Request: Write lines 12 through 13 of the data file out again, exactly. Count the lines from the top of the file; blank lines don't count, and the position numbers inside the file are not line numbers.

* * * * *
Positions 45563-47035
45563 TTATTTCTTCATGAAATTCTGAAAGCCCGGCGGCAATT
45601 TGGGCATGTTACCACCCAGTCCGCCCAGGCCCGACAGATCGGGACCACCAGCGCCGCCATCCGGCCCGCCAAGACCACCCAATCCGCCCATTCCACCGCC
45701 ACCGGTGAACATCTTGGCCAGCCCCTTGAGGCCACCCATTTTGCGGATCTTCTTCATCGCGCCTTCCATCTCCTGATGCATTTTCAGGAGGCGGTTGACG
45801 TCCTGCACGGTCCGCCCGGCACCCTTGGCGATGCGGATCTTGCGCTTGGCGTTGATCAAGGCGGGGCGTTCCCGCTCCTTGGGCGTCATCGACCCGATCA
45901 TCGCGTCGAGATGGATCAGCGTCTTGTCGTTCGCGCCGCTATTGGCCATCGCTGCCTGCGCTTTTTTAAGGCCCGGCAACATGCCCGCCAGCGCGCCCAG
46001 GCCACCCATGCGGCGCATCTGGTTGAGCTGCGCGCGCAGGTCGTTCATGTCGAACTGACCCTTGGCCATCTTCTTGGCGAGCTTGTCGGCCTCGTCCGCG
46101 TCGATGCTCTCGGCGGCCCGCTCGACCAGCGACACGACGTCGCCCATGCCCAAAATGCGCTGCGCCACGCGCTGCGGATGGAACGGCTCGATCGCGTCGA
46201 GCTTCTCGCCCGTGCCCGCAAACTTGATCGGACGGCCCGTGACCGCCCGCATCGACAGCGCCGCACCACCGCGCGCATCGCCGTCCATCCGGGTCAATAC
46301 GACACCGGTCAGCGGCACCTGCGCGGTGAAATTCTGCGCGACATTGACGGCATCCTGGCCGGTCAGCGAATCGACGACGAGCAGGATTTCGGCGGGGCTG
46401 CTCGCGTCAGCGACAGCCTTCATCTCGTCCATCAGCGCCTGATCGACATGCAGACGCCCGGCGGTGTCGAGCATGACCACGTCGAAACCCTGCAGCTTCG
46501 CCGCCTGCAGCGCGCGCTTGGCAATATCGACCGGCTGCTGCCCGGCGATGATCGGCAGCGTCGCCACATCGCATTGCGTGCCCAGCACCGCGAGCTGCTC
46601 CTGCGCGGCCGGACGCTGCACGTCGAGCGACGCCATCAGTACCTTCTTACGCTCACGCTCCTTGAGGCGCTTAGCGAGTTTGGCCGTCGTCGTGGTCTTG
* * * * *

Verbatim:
46501 CCGCCTGCAGCGCGCGCTTGGCAATATCGACCGGCTGCTGCCCGGCGATGATCGGCAGCGTCGCCACATCGCATTGCGTGCCCAGCACCGCGAGCTGCTC
46601 CTGCGCGGCCGGACGCTGCACGTCGAGCGACGCCATCAGTACCTTCTTACGCTCACGCTCCTTGAGGCGCTTAGCGAGTTTGGCCGTCGTCGTGGTCTTG